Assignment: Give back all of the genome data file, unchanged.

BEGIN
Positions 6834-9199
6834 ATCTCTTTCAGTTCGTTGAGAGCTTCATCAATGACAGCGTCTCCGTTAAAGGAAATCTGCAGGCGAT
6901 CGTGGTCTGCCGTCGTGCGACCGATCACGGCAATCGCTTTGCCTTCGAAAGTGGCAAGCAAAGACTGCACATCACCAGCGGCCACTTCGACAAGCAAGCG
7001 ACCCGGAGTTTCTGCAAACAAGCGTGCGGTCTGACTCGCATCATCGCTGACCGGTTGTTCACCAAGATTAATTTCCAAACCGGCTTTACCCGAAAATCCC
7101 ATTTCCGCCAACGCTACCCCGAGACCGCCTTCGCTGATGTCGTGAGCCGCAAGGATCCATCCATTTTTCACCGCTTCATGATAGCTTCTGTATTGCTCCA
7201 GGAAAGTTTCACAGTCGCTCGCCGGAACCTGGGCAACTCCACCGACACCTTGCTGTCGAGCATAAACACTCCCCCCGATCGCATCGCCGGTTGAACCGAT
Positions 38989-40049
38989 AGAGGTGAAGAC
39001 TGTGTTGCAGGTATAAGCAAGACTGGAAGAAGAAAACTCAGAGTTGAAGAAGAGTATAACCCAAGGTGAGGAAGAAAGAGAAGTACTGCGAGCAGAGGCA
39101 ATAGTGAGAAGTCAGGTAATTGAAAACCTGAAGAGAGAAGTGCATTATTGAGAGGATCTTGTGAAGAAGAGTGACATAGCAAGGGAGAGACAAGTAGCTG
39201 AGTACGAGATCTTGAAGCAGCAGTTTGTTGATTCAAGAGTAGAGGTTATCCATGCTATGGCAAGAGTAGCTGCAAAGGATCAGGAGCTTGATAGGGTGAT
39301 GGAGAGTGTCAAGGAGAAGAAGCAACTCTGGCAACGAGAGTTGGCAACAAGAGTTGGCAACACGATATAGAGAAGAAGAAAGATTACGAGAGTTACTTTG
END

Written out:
Positions 6834-9199
6834 ATCTCTTTCAGTTCGTTGAGAGCTTCATCAATGACAGCGTCTCCGTTAAAGGAAATCTGCAGGCGAT
6901 CGTGGTCTGCCGTCGTGCGACCGATCACGGCAATCGCTTTGCCTTCGAAAGTGGCAAGCAAAGACTGCACATCACCAGCGGCCACTTCGACAAGCAAGCG
7001 ACCCGGAGTTTCTGCAAACAAGCGTGCGGTCTGACTCGCATCATCGCTGACCGGTTGTTCACCAAGATTAATTTCCAAACCGGCTTTACCCGAAAATCCC
7101 ATTTCCGCCAACGCTACCCCGAGACCGCCTTCGCTGATGTCGTGAGCCGCAAGGATCCATCCATTTTTCACCGCTTCATGATAGCTTCTGTATTGCTCCA
7201 GGAAAGTTTCACAGTCGCTCGCCGGAACCTGGGCAACTCCACCGACACCTTGCTGTCGAGCATAAACACTCCCCCCGATCGCATCGCCGGTTGAACCGAT
Positions 38989-40049
38989 AGAGGTGAAGAC
39001 TGTGTTGCAGGTATAAGCAAGACTGGAAGAAGAAAACTCAGAGTTGAAGAAGAGTATAACCCAAGGTGAGGAAGAAAGAGAAGTACTGCGAGCAGAGGCA
39101 ATAGTGAGAAGTCAGGTAATTGAAAACCTGAAGAGAGAAGTGCATTATTGAGAGGATCTTGTGAAGAAGAGTGACATAGCAAGGGAGAGACAAGTAGCTG
39201 AGTACGAGATCTTGAAGCAGCAGTTTGTTGATTCAAGAGTAGAGGTTATCCATGCTATGGCAAGAGTAGCTGCAAAGGATCAGGAGCTTGATAGGGTGAT
39301 GGAGAGTGTCAAGGAGAAGAAGCAACTCTGGCAACGAGAGTTGGCAACAAGAGTTGGCAACACGATATAGAGAAGAAGAAAGATTACGAGAGTTACTTTG